The HR Challenge: Guiding Teams to Make Required Changes When Most People Don't Want to Change

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Reut Schwartz-Hebron, The Colorado HR Association, January 20th 2012

2012 Human Resources Conference…Smart HR

There are three types of people in your organization:

  • Those who are both willing and capable of making the adjustments needed in order to achieve desired results
  • Those who are willing but incapable of making needed adjustments
  • Those who are not willing

Studies repeatedly show that the first group accounts for 10-20% of the people in your organization, which means 80-90% are not going to make needed adjustments unless you provide them with the kind of support they need.

HR is in a very difficult spot. To get a seat at the table and to have access to provide greater value in the service of strategic business results, HR leaders depend on other people to make needed adjustments. But with 80-90% of people in the last two categories, this is a challenging job.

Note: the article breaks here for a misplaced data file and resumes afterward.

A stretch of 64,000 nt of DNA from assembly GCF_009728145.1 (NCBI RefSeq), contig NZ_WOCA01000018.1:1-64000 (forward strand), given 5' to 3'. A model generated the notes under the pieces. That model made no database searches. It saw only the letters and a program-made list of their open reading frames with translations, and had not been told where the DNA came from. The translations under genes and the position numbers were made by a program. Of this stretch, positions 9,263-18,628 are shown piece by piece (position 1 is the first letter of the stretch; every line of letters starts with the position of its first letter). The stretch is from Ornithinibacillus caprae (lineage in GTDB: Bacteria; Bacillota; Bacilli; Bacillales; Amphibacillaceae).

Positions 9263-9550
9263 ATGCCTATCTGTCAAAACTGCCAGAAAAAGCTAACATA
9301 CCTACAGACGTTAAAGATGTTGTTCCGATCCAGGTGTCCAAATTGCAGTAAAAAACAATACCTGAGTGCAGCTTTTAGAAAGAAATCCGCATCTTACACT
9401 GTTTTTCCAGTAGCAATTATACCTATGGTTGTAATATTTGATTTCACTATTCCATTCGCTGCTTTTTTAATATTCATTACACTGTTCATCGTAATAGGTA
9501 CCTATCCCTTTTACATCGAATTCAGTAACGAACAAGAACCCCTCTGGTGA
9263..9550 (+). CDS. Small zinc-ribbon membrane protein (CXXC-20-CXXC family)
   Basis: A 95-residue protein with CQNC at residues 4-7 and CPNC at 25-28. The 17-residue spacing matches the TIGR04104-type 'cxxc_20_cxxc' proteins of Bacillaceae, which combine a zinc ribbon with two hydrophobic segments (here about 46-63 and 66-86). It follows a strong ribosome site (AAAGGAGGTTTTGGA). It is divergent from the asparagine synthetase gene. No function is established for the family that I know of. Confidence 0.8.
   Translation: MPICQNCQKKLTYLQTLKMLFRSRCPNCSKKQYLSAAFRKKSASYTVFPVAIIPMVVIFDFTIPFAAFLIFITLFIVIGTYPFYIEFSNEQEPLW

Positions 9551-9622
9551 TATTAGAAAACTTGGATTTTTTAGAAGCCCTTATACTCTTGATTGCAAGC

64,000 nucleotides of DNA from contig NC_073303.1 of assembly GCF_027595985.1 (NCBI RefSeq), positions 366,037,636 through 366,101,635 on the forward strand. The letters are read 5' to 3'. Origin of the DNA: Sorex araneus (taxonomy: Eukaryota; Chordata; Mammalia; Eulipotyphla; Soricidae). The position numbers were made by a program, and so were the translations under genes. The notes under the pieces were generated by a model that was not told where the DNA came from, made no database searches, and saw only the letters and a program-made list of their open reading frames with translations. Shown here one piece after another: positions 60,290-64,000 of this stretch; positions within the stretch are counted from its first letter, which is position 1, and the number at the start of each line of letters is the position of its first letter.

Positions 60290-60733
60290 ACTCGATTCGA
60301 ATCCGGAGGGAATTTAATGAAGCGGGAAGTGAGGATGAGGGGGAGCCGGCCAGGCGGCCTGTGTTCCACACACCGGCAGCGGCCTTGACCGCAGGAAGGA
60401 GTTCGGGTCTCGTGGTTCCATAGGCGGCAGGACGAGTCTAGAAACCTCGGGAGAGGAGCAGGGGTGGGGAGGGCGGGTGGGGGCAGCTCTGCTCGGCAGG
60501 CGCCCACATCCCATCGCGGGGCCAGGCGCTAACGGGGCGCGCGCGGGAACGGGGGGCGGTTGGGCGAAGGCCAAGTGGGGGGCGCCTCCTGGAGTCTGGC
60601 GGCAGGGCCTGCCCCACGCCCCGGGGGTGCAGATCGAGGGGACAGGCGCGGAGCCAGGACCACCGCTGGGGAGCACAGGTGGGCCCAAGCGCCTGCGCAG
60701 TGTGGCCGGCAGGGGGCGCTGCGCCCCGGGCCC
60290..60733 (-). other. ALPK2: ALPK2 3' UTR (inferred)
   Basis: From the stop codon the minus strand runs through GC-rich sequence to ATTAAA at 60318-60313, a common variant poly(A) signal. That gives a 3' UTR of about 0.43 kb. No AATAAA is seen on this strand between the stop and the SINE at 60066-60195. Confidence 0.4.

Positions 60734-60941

Unfortunately, some of the tools you were given in school to guide teams to optimized productivity and to desired results are flawed. What you are experiencing is very real. Some of you are trying very hard – investing a lot of time and money – to get training to work, to get people to change and systems implemented. But it’s not working and, as a result, HR and other leaders who are trying to get other people to execute needed adjustments, are often not valued! It is not uncommon that HR does not get the support, resources and attention it deserves. If you are trying to help your organization optimize business results through people, you are probably dealing with many walls that are currently impassable because the very solutions and systems you are using were designed incorrectly.

Join us in Denver to hear about KCI’s new book – The Art and Science of Changing People who Don’t Want to Change – to get a taste of an exciting new system that directly addresses this challenge.

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